Karen Walrond: Oh. Bless Harry Hamlin. Look, there we go, being nostalgic again. Yes. That was why I was like, “Clearly, being a lawyer is this very, very high powered, sexy thing. That’s what I want.” Went to law school for that reason, and that is not a good reason to go to law school, but that is why I went to law school. Surprisingly, loved it. Loved law school, loved practicing law, and did for many years, and then got to the point where I was exhausted. By then, I was a mom and I had started blogging because my daughter was about to be born. I decided that I was going to quit practicing law, which was a bit of a crazy thing to do. It was a crazy thing to do, but it was time. I thought, “Well, I don’t know what I’m going to do, but it’s not going to be this.”

Karen Walrond: By then, I had been such an avid blogger, specifically photo blogger as well. I had sort of really honed my photography skills. I thought, “Well, I’m just going to see where this takes me.” The fact that I write a lot, and by then, my blog had a pretty sizable audience for that time, and I was feeling pretty confident about my photography skills. I knew they were solid. I thought, “Well, I’m just going to experiment and see what happens by doing these things and doing these things with a certain focus.” What happened was that it changed my life. I ended up writing books and traveling around the world as a photographer. Really, sort of everything that I do now, everything that I do now came because of either something I learned as a blogger or a relationship that I made as a blogger, for sure.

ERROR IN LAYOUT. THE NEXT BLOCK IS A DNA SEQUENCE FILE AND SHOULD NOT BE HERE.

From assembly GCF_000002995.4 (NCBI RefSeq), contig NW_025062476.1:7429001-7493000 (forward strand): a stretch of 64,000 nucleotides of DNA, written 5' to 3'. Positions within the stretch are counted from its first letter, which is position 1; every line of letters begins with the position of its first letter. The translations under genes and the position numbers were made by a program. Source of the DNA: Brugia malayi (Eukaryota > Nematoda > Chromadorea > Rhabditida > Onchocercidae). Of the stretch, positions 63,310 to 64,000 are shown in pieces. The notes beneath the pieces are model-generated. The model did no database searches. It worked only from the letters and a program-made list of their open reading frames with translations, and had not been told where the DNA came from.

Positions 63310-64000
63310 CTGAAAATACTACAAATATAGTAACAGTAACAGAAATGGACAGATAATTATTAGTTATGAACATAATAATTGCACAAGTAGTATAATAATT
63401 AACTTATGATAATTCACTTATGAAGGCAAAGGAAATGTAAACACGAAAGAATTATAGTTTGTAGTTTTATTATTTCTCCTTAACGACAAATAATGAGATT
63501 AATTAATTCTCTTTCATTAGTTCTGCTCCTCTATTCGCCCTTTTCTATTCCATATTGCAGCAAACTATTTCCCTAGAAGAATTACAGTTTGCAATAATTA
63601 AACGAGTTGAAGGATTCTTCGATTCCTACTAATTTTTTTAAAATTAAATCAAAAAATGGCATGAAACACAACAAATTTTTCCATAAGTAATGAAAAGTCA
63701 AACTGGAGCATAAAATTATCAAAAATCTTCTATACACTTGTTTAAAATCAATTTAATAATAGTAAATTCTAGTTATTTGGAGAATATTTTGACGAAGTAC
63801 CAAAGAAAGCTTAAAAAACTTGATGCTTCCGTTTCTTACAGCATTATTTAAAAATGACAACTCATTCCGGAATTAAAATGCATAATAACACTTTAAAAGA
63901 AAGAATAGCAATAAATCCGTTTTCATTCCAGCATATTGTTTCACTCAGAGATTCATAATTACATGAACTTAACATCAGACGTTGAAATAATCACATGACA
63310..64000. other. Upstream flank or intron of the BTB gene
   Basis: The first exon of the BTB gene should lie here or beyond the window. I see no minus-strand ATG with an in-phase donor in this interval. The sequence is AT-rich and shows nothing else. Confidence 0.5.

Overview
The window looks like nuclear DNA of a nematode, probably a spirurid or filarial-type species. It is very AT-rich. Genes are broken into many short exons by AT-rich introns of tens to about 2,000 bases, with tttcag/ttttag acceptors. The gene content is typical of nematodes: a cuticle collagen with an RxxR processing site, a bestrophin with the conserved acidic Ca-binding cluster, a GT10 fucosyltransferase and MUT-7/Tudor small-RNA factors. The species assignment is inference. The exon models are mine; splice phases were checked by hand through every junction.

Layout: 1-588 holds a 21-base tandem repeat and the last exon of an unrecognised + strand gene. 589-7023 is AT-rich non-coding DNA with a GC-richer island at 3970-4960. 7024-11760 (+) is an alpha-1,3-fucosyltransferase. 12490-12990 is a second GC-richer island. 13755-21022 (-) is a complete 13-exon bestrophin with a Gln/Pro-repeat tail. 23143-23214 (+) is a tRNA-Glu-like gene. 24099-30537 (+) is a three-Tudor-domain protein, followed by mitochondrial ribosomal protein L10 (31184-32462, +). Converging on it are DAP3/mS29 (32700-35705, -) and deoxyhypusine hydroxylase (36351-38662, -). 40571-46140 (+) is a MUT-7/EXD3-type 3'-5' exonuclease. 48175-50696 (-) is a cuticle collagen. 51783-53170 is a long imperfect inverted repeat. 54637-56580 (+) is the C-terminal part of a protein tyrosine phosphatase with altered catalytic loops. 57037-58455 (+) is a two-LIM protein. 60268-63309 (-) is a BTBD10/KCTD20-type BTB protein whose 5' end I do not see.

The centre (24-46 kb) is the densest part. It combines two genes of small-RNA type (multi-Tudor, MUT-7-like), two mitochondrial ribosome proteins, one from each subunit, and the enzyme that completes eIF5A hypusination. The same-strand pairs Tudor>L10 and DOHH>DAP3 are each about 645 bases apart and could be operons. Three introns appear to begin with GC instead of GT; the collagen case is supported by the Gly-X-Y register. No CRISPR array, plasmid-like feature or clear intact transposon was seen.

Danielle Wiley: Same.

Karen Walrond: Yeah. It’s crazy, right? Yeah.

Danielle Wiley: Yeah. I think it impacted so many of us. Your book is The Lightmaker’s Manifesto: How to Work for Change Without Losing Your Joy. It’s actually beautiful. It’s been on my desk all week, which has been lovely.

Karen Walrond: Thank you. I love it.

Danielle Wiley: I’m rubbing it. It’s so shiny.

Karen Walrond: It’s so shiny. I love to flash it with the light.

Danielle Wiley: Yeah.

Karen Walrond: I would love to say I had anything to do with the cover design, I don’t, but they did a good job.

Danielle Wiley: Wonderful job. I mean, the premise, I’m going to try to summarize it and you can-

Karen Walrond: Yeah, sure.